It's Diablogical!
A Collaborative Diablog on Feminist Pedagogy
Meeting Notes for July 23

The theme for this week’s discussion was training. Without our new love, Snowball, we lacked the motivation to actually record our conversation. It’s too bad (imho) because we had some great things to say. Oh well. Here are the highlights (at least, the ideas that I can decipher from my very messy notes).

1. Blog training is not just for students; teachers also need to be trained (and to be willing to do the training). For teachers, training means more than learning the basics; it means learning the specific ways that blogs functions in order to craft assignments that most effectively take advantage of the medium. You can’t just take a writing assignment (or question) that you’ve been using for years, post it on the blog, and then claim you are using blogs to teach.

2. Using blogs in our classrooms and in our own writing/researching, enables us to create spaces that value different epistemic perspectives and encourage a wider range of ways for producing knowledge. We talked a lot about digital storytelling and thinking through/in images. We talked about KCF’s amazing digital story and this intense and inspiring digital story:

Using images and encouraging engaging through images (maybe in conjunction with words and/or voice-overs, like in digital storytelling) provides students and instructors with some others way to express themselves and can speak to their experiences more effectively than traditional methods (lecture, reading dry academic articles).

4. Training involves a wide range of activities, including training students how to:

  • do blog basics (posting entries, links, comments, etc)
  • think differently about how to engage, how knowledge is and/or could be produced
  • think critically about what they are reading, producing and sharing with others
  • use links and tags subversively (links: carefully choosing links that direct your readers to feminist voices and perspectives that aren’t often read on topics; tags: deliberately using tags that drive traffic to your site, potentially introducing readers who don’t know what feminism is about
  • be confident and excited about experimenting on blogs
  • break bad habits: limited ways of knowing/teaching

4. One key purpose of this blog and our book chapter: “It’s an invitation to engage not a how-to manual”

5. Accessibility is not just making things easier for students. Blogging demands hard work and a lot of effort out of students and teachers. But, the hard work can be worth the effort and allows for a different sort of accessibility–accessibility to critical thinking and serious engagement with each others’ ideas. KCF: I remember us saying some great stuff about accessibility as hard instead of easy. I’m not sure I’ve quite captured that discussion. Anything you want to add?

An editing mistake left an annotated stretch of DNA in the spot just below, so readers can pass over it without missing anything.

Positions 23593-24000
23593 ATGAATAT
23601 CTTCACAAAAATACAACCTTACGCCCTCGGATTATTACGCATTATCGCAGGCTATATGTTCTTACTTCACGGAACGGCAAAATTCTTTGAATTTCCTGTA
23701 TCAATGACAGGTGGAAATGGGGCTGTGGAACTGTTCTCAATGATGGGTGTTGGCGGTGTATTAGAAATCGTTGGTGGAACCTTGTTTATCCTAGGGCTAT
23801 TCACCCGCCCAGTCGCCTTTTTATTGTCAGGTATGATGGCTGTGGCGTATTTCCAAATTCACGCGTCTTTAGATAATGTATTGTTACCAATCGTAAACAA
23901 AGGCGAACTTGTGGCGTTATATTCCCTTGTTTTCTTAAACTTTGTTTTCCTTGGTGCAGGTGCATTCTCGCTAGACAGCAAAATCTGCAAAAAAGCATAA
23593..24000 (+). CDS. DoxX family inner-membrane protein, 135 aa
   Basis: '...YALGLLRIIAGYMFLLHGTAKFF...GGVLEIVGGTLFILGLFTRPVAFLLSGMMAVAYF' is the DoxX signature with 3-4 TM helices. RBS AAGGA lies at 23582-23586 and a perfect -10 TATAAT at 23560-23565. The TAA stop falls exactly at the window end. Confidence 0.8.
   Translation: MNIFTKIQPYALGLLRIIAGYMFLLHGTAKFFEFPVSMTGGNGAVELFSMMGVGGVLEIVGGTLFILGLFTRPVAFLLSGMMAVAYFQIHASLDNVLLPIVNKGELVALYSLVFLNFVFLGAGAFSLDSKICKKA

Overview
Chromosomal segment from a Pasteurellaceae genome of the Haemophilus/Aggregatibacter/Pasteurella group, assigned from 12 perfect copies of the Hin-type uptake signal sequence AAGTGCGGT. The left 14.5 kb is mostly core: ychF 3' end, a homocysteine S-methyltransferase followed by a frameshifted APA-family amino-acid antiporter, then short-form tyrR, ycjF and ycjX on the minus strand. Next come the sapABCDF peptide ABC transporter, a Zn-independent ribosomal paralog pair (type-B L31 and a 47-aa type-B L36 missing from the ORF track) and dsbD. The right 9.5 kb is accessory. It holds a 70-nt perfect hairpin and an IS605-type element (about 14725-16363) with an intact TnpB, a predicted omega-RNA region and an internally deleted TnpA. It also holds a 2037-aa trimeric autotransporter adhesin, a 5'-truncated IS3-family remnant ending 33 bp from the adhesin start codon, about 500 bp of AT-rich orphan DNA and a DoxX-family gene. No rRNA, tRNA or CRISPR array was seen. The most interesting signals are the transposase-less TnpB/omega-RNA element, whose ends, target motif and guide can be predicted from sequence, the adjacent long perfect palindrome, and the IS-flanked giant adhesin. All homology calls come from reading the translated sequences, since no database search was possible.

6. A brief list of binaries to bust:

  • reason/emotion
  • public/private
  • easy/hard or hard/easy
  • teacher/student
  • offline/online

Finally, we had a wonderful musical interlude about midway through our discussion; we got our focus fix:

2 Comments to “Meeting Notes for July 23”

  1. KCF says:

    Ugggg. I just left this page and then closed the window and I lost my extremely long comment. Oh the dangers of writing while blogging.

    I think it’s rather hilarious that when you scroll down to the bottom of this entry we see Focus, although I totally think STA deserves a Hall of Prog shout out for helping us track down this yodeling masterpiece!

    Anyways, moving back to a discussion of some of the points above. For #2 – thanks for the shout out on my digital story! I had an epiphany this week where I realized that in sharing my digital story with my class I was able to be closer to my students (I do think when some of my more resistant students saw my digital story they were able to understand where I was coming from in a way that they hadn’t previously imagined). Their writing teach pointed out to me just yesterday that he was glad that some of the “guys” were able to ask me for help and that it seemed like we had developed some type of relationship (that was seriously missing before). To me, this is the power of being vulnerable for/with your students. I think we had a great conversation about this in connecting visibility to blogging and I just wanted to throw this in there.

    for point #5 I do think part of the discussion is missing because we began discussing how we shouldn’t just shoot for interactions with technology to be “easy” because when things are easy there isn’t the necessary critical distance to really push us to engage in more complicated ways (I think you brought up Butler here maybe?) We talked about that in terms of how we then need to reframe this idea that accessibility=easy and part of our project is really redefining or making a new definition for accessibility so that it isn’t just hard or easy but something that truly reflects the type of “hard” work we do as feminist scholars invested in the tools of critical thinking in our writing and teaching. So, hence the necessary troubling of the hard/easy or easy/hard binary.

    Lastly I just wanted to say that RR took a look at our blog and she said that she loves it! She hasn’t had a chance to comment yet, but she said she’s really impressed with all of our hard work! Thanks for posting our notes friend!

  2. SLP says:

    Thanks for adding to #5! Really helpful. I knew I was missing some key points.

    That’s great that RR likes our blog!